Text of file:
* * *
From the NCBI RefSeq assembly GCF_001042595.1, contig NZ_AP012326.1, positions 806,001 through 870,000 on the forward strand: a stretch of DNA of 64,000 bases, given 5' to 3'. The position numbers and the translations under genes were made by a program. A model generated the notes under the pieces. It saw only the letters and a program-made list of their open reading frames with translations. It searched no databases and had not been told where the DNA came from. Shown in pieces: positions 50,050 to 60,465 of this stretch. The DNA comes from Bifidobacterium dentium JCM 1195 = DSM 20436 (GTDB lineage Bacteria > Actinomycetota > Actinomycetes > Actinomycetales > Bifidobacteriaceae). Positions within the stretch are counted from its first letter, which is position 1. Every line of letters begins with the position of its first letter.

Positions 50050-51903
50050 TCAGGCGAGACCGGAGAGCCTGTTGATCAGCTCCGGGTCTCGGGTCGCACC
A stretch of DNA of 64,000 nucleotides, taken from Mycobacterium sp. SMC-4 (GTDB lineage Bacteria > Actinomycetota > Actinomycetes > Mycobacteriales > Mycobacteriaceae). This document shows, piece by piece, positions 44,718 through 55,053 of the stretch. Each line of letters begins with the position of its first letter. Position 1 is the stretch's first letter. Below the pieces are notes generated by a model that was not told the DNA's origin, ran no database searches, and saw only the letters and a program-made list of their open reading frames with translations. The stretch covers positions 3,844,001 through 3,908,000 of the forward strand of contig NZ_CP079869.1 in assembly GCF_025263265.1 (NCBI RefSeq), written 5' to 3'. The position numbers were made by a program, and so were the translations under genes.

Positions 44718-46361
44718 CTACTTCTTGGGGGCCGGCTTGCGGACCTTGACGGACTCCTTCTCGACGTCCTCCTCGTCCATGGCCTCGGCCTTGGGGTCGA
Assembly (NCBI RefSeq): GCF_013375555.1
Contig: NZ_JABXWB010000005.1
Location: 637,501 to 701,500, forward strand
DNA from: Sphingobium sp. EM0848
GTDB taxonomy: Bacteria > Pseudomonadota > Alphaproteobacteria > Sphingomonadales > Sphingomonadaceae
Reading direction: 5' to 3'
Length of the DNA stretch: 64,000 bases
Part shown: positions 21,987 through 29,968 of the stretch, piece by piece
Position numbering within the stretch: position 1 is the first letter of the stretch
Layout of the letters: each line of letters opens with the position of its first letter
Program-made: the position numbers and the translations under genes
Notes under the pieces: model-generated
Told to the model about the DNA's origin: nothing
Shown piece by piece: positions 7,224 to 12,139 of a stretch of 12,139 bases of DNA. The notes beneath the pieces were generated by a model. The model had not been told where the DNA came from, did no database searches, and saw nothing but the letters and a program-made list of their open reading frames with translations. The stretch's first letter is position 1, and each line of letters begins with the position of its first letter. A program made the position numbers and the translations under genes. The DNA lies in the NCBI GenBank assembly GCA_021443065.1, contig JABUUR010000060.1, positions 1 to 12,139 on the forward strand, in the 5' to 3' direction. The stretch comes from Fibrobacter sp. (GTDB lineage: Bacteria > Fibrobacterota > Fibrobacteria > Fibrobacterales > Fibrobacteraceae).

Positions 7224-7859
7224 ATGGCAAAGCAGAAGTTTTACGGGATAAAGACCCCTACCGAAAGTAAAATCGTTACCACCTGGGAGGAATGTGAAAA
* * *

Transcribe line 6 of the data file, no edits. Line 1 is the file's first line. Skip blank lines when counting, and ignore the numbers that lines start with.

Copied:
44718 CTACTTCTTGGGGGCCGGCTTGCGGACCTTGACGGACTCCTTCTCGACGTCCTCCTCGTCCATGGCCTCGGCCTTGGGGTCGA